You:  What?

Wife:  Go.

You:  Ok.

Step #5 – Cry

Step #6 – Change your clothes and walk out the door.

Step #7 – Put your headphones in, play some music, warmup for 5 minutes, then run (or jog) for 22 minutes without stopping.

Enjoy your workout!

Related Posts:

The Stitch – Why I wanted to quit Couch to 5k

Why I decided to lose the lose it App

3 Reasons Soft Drinks Hinder A Good Workout

The Stitch – Why I Wanted To Quit Couch To 5k

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Last night, C25k (Couch to 5k) Week 5 Day 3 got the best of me.  It was my first time in the program where I was supposed to jog for 20 minutes without stopping, so I was somewhat apprehensive before beginning my time of exercise.  However, two days earlier, I surpassed the 8 minute mark without stopping, then walked for 5 minutes before running another 8 minutes without stopping, so I believed that I could probably pull it off.

I was wrong.

After 9.5 minutes of running, I felt a terrible stitch in my side so I slowed to a walk.  A stitch is sometimes called a side cramp. It’s an intense stabbing pain under the lower edge of the ribcage that occurs during exercise.  After 4 minutes of walking, I ran for another 8.5 minutes.  I finished the workout, but felt terrible because I didn’t meet my goal of running 20 minutes without stopping.

I wanted to just give up and resign myself to being an out of shape fat guy.  That’s not such a bad thing, is it?

Today, however, I decided not to let it get the best of me, so I googled stitches during exercise.  According to my online friends, here are three causes:

1.  Running too soon after eating.  (Waiting two to three hours after eating is best)

2.  Drinking high sugar beverages right before or during exercise.

3.  Shallow or Irregular breathing during exercise.

I also looked for ways to prevent a stitch during exercise.  Here are three options:

1.  Stop running (or at least slow down)

2.  Raise your right arm over your head.  (The stretching sometimes helps relieve the stitch)

3.  Try to exhale as your left foot is moving forward. (This basically helps to set a pattern for your breathing, extremely important in all exercise)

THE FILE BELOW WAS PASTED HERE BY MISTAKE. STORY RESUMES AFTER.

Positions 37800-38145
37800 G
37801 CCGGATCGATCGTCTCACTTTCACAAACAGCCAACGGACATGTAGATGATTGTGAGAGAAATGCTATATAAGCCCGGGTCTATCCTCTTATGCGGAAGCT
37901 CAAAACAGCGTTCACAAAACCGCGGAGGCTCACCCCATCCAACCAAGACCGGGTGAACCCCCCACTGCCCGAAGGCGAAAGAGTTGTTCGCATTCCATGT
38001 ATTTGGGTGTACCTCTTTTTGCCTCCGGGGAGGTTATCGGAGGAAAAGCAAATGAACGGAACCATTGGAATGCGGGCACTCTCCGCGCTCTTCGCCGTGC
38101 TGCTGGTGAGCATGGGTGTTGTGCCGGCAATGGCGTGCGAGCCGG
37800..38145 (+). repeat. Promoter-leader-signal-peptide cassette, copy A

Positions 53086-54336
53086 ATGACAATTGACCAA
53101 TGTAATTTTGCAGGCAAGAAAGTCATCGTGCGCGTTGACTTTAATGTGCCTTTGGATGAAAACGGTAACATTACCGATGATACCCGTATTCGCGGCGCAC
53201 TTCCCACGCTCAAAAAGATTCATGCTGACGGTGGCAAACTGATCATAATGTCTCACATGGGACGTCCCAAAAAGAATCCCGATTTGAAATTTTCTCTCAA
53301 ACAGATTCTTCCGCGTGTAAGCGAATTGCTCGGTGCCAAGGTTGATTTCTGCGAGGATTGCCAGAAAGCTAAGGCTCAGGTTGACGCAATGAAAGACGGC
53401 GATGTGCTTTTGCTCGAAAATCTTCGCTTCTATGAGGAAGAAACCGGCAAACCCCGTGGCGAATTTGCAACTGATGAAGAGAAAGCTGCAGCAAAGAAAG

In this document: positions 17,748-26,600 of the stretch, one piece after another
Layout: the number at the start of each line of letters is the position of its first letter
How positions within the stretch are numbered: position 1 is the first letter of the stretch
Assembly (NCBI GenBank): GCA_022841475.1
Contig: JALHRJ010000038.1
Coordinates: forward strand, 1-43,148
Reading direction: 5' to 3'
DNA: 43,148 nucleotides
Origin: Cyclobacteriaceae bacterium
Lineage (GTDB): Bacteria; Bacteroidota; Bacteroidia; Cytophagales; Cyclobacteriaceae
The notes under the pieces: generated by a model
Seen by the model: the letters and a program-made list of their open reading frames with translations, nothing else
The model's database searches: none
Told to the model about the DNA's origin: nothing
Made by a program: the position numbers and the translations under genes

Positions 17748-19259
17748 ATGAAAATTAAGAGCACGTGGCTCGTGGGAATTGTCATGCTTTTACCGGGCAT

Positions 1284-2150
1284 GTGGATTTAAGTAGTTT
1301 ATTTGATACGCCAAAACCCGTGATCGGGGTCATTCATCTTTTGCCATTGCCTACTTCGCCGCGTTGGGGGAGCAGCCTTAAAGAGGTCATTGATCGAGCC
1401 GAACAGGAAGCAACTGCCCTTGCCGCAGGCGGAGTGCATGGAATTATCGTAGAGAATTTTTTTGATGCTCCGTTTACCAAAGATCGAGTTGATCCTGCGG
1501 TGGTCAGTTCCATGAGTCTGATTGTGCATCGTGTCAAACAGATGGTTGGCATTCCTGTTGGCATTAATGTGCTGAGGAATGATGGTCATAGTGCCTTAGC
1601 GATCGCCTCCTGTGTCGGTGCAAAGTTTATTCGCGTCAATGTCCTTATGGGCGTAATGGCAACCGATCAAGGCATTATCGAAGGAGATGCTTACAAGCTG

I started running to Michael Jackson’s Don’t Stop ’til You Get Enough.  Before the song was over, a stitch was already forming in my side.  I started slowing down and considered quitting before I even reached 5 minutes.  However, slowing down helped, so I continued.  Around the 10 minute mark, the stitch returned, so I started watching my breathing, ensuring that I was exhaling as my left leg moved forward.  That seemed to help, so once I continued.  Finally, it returned around the 14 minute mark and I wanted to quit, but since I had already come so far I pressed on.  I slowed my running, focused once again on my breathing, and raised my right arm over my head.  The three items together helped and before I knew it, I had run for 20 minutes without stopping.

As I reached the 20 minute mark, Michael Jackson was singing Bad.  That’s exactly how I felt.

 

I Survived My First Day of Week 5 of Couch to 5K

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A minute before my running time was up today, my side starting hurting.  I couldn’t believe that I might have to stop before my time was up.  However, instead of stopping the run, I decided to slow down until my cool down.  My side didn’t stop hurting, but it did ease up enough for me to finish the run. 

This afternoon, I started week #5 of C25K (Couch to 5K).  My workout for today began with a brisk 5-minute warmup walk followed by a 5-minute run, a 3-minute walk, another 5-minute run, a second 3-minute walk, a third 5-minute run, then a 5-minute cool-down walk.  I’m proud to say that I finished it without stopping (or vomiting).  However, my second day of week #5 takes me to a new level completely.  It begins with a brisk 5-minute walk, followed by an 8 minute run, a 5 minute walk, another 8 minute run, then a 5 minute cool-down walk.

If I survive this week of exercise, I’ll let you know.  🙂

Related Posts:

Why I chose to try the couch to 5k free workout app

Week two of Couch to 5k

3 Reasons Soft Drinks Hinder A Good Workout